Perception that bats can cause diseases
We wanted to find out whether participants thought bats harbor diseases. The majority of the respondents, 74.6% of the respondents indicated that bats can be the source of diseases, while 25.4% did not think that bats carry diseases. Of the participants who responded in the affirmative, 45.7% (177) were females and 54.3% (210) were males. Additionally, 18.2% (64) of the participants with no formal education mentioned that bats harbor diseases, and 9.4% of participants with tertiary education indicated yes to the question. Of the participants who indicated that they consume bats (201) 67.2%, that is 135 mentioned that there is a link between bats and diseases, whiles 32.8% (66) did not think that there is an association between bats and diseases. On the other hand, of those who said bats carry diseases, 35.2% consumed bats and 74.4% did not consume (Table 2). We did not find any statistical significant differences in the responses among the various communities (χ24 =4.831, P=0.31). About the type of diseases bats may carry, majority of them indicated Ebola; while others mentioned rabies, malaria, tetanus and typhoid fever.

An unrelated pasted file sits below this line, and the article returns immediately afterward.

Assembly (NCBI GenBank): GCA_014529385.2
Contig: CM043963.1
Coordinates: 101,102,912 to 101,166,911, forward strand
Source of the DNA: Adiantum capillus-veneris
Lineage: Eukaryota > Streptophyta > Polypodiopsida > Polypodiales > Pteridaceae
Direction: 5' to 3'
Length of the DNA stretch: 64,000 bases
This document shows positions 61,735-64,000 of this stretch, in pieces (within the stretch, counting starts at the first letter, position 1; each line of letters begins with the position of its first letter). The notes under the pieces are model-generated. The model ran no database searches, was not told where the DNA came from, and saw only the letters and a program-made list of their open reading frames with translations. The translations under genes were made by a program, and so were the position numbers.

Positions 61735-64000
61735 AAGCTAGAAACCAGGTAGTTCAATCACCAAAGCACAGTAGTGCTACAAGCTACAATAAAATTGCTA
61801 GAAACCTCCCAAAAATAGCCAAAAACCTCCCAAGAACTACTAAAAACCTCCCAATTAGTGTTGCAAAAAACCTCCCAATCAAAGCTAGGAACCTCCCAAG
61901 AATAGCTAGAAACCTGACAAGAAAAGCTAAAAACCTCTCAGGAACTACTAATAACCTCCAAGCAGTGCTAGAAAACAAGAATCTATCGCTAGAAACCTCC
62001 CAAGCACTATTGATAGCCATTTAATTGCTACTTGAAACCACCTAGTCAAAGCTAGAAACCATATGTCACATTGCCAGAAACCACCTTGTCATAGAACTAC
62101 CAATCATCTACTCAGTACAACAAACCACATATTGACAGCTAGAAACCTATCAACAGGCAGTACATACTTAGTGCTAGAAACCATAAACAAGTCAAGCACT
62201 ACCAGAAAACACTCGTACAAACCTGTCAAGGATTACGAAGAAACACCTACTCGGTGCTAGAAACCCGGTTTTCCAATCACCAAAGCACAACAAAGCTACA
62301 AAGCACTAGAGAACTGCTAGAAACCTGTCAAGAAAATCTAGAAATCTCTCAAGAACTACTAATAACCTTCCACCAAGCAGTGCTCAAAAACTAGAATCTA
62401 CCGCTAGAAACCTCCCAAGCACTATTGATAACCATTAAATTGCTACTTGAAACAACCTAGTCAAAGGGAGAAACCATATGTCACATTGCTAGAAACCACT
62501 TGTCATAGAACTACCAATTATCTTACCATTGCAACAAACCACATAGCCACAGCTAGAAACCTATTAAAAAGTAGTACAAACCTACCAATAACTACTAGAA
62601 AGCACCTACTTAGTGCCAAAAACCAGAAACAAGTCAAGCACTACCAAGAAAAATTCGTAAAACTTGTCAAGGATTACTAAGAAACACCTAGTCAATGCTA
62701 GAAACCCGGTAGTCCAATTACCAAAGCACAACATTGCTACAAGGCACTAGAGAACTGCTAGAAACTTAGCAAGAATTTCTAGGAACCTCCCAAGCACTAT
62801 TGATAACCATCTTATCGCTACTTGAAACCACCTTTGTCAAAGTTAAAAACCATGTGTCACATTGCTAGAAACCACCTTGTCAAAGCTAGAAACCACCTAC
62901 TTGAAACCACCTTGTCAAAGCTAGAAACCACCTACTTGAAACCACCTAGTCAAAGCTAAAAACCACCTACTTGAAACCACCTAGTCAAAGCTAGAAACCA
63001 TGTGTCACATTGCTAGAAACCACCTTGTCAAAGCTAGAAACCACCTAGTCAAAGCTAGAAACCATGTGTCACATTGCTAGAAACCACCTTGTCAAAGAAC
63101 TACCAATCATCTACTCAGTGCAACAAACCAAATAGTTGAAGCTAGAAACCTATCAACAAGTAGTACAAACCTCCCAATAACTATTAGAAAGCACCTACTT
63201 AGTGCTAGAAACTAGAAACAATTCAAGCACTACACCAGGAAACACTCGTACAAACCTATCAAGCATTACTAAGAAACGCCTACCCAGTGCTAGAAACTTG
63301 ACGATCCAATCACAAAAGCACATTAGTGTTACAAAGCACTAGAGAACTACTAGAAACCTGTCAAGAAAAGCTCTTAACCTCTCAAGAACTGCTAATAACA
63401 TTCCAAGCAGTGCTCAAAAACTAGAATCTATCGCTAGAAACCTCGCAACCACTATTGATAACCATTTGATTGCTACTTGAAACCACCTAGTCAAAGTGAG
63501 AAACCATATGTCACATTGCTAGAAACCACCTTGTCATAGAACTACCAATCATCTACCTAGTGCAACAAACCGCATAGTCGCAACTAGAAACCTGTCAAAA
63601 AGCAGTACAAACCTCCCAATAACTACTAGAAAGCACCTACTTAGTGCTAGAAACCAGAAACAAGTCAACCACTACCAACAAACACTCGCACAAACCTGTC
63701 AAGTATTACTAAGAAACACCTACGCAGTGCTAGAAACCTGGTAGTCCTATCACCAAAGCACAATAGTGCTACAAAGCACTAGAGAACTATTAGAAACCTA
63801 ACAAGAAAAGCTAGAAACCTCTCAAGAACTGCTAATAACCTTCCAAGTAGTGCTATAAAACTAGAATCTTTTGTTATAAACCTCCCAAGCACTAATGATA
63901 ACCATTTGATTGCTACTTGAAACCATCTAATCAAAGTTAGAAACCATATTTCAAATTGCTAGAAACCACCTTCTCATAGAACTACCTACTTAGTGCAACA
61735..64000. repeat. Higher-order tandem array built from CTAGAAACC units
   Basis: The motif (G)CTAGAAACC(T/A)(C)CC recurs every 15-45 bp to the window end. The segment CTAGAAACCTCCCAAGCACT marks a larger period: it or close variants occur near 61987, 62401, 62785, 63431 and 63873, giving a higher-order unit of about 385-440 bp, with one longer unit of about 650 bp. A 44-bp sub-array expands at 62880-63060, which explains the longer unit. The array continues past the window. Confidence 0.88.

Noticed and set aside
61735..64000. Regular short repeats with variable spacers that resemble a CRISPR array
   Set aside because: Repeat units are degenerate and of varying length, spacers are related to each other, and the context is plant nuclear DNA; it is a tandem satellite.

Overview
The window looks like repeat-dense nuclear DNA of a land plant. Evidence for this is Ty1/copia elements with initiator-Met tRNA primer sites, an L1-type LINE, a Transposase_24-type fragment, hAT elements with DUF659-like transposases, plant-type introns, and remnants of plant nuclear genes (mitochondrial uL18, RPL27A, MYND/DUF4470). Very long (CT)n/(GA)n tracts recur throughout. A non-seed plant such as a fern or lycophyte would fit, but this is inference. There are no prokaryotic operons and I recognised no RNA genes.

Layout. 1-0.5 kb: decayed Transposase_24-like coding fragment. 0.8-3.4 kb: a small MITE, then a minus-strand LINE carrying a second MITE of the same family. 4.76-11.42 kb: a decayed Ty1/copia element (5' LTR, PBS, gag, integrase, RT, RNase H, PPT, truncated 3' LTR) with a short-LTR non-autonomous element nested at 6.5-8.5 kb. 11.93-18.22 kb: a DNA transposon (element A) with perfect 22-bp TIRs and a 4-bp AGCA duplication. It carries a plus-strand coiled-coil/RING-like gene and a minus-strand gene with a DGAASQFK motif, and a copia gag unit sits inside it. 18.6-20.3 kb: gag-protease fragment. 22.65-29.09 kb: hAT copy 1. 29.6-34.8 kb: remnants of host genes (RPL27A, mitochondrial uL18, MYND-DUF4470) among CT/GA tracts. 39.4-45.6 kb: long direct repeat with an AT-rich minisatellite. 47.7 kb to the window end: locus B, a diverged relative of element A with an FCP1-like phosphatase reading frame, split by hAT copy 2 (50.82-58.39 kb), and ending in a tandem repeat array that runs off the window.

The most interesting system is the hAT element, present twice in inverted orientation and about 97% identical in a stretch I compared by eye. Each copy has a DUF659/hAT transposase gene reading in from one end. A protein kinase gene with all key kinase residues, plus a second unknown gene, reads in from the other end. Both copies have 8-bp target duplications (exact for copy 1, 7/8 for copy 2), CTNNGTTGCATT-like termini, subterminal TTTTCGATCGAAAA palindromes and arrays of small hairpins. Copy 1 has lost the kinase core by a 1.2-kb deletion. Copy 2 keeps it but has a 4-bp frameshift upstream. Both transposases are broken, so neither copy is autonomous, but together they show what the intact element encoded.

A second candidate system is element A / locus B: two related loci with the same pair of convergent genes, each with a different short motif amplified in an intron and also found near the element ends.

Knowledge of Ebola
As indicated above, the 2013 EVD outbreak in parts of West Africa was of global proportions, so we tested the knowledge of respondents on EVD. Knowledge on EVD was near universal, with 95.9% indicating that they had heard of EVD. The mode of transmission as indicated by the participants included bites and consumption of bats, and other bushmeat such as monkeys, cane rat (grasscutter/Thyronomys swinderianus). Others also mentioned that EVD is airborne and could be transmitted when an individual comes into contact with an infected person. The source of knowledge was through the media, family, friends, and educational institutions. In the media, the radio was the major source of information for most of the participants (86.2%).
Changes in interaction with bats